I had been married to my partner, Barry, a week. Our wedding was the perfect day–gorgeous weather, good food and our closest loved ones.
We had a lot of leftover beer and wine, so last night a few of friends came over for drinks. The conversation inevitably turned to Barry’s new bling, and one of the guys expressed that he wanted to get a ring tattoo instead of a band when he gets married, since he has a phobia issue with rings.
I immediately said “No, don’t do that.”
Our friend looked puzzled, so I continued.
“Nobody goes in to a marriage thinking it is going to end. You’ll regret that.”
There was an awkward silence punctuated by glaces toward my new husband. I felt the need to clarify, with some defensiveness, that every single person I know who has a ring tattoo is now divorced, and of course we all laughed and moved on from the topic with some relief.
My feelings about the symbolism of a tattoo as a wedding ring goes much deeper than simply being pessimistic, and explores a lot of misconceptions about marriage in general. Specifically, how many couples are approaching their vows with the wrong attitude, one that is old fashioned and should be the blame for divorces before 30.
Marriages are not like diamonds or tattoos. They are not eternal and undying. They are henna and wood, constantly made new to be beautiful, daily polished in order to shine. Relationships are not meant to be declared permanent and then taken for granted as a fixture. This attitude is why marriages fail, and why Barry is my second husband, not my first.
My first union started out beautiful and happy. In the pictures of the wedding, I look terrified, but content. There were holes in the foundation, but nothing that we could not have overcome if I had a true partner.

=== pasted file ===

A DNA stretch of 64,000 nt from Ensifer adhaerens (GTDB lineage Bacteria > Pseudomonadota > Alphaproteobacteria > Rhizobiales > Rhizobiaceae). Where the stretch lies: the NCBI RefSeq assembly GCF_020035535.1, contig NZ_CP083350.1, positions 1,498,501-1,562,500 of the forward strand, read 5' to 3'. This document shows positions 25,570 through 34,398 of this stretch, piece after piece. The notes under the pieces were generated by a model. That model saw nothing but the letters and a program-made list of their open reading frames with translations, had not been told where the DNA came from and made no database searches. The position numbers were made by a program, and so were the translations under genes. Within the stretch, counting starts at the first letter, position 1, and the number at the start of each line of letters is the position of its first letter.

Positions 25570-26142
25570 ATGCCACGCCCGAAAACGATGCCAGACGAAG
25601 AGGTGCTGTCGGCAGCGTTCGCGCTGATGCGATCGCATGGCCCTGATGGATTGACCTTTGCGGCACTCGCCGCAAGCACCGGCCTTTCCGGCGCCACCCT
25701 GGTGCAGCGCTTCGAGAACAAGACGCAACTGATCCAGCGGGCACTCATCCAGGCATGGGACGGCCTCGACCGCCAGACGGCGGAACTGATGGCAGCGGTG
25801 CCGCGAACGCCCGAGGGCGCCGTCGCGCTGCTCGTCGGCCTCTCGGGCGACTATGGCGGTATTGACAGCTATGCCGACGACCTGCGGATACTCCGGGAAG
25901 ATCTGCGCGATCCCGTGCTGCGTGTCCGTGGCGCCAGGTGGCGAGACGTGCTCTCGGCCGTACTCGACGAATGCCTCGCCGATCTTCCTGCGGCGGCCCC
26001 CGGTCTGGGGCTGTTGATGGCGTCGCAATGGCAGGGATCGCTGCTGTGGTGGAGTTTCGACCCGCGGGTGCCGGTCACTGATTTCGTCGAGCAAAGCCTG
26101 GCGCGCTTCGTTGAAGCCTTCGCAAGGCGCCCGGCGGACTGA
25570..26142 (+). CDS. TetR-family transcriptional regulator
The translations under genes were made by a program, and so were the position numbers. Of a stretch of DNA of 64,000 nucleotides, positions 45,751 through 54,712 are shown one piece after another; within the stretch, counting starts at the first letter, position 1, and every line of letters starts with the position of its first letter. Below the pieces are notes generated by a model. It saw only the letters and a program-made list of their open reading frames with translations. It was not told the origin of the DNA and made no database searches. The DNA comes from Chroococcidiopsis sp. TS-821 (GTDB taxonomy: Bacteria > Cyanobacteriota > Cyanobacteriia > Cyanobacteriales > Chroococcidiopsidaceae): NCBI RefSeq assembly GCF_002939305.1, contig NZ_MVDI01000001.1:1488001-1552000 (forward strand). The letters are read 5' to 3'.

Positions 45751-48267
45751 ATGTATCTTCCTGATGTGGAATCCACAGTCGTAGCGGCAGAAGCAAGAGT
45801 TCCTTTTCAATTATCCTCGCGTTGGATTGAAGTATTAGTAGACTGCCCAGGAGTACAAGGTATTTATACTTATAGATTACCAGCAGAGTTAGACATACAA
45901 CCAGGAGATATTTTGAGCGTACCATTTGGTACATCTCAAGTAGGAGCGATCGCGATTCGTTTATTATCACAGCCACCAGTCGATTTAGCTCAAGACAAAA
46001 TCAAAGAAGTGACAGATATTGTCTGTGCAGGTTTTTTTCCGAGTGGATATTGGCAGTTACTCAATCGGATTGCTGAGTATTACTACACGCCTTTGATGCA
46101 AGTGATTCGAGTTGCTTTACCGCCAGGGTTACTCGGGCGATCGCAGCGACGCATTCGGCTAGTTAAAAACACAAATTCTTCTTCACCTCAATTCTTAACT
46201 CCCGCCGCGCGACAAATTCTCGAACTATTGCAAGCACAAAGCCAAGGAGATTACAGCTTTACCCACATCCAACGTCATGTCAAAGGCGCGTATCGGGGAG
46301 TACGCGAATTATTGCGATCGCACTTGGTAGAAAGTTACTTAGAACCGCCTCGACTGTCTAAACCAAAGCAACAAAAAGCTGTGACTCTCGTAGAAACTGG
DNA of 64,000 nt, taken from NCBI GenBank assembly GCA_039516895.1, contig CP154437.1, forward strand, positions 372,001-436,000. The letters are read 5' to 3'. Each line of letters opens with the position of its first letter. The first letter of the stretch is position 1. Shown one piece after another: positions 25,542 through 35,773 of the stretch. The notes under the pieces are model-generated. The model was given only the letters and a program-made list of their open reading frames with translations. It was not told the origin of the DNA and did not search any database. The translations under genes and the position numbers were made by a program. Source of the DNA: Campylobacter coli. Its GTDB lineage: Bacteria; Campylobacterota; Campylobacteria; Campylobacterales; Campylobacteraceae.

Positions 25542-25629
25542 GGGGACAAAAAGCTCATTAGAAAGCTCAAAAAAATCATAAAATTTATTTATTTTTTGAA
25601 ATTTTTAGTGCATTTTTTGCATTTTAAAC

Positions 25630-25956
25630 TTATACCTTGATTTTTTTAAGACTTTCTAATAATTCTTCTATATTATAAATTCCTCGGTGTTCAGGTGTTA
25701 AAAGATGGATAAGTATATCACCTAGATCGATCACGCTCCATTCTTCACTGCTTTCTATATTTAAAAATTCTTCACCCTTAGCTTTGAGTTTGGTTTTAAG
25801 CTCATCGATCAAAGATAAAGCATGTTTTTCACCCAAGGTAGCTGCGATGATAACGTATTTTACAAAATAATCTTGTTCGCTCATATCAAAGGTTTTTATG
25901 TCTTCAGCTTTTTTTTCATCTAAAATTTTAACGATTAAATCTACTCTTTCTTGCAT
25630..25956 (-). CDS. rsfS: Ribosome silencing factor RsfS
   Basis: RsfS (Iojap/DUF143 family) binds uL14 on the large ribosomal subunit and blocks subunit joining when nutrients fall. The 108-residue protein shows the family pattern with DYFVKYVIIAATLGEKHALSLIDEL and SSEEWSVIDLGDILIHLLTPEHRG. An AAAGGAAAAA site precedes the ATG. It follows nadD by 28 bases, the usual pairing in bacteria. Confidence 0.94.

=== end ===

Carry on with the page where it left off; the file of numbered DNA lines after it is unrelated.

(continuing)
After a very rough first year, our flame of desire had been extinguished, there was no communication, no emotional support for difficult times, and I was handling the finances and household tasks completely on my own. We had the same arguments over and over about my need to have him be a more present husband and support system. Requests for counseling were denied. After four years, I reached a critical mass event of loneliness and depression and self-destructed, taking my paper-lantern marriage down with me.
I was accused of giving up, and I won’t lie that I did give up. I was young and stupid and didn’t realize that even though I was married, the ultimate commitment to people can make to one another, I still had to continuously renew that promise to push through difficult times.
I also didn’t realize that marrying someone means acknowledging that you take them as they are, flaws and all. Don’t expect someone to change, or expect disappointment. My ex-husband’s flaws were deal breakers that I realized after it was too late and they left a raw hole of dissatisfaction inside of me that I couldn’t cope with.
I broke his heart and betrayed his trust and we parted ways.
I learned a lot about myself through my divorce and subsequent five year relationship. I owe a lot to those exes who helped me figure out what I wanted, and didn’t want, and brought me to a place of strength, maturity and confidence in myself and what makes me happy.
Every morning I wake up I renew my promise to Barry to love him as he is, to take his feelings, goals and struggles into consideration in everything I say and do and to be a true partner to him. My husband does the same for me.
However, if I didn’t think I could love him as he is, right now, I wouldn’t have married him in the first place. Barry makes it easy by being the sweetest, most loving and awesome man I’ve ever met, of course.
In our vows, we promised to be responsible for each others happiness and well-being, not to stay together as forever roommates out of legal obligation or fear. We also didn’t go into this thinking that on September 5th, 2015, our relationship would solidify into an unbreakable fixture or that a marriage certificate would become a shield and make our relationship bulletproof.
Marriage certificates are just paper. They can be burned if left unattended too close to a flame.
Barry and I protect our marriage through constant diligence. We consider each others feelings, goals, happiness and desires the same way we did before our vows, and I hope that only deepens and becomes more instinctual and fulfilling the longer we are together.
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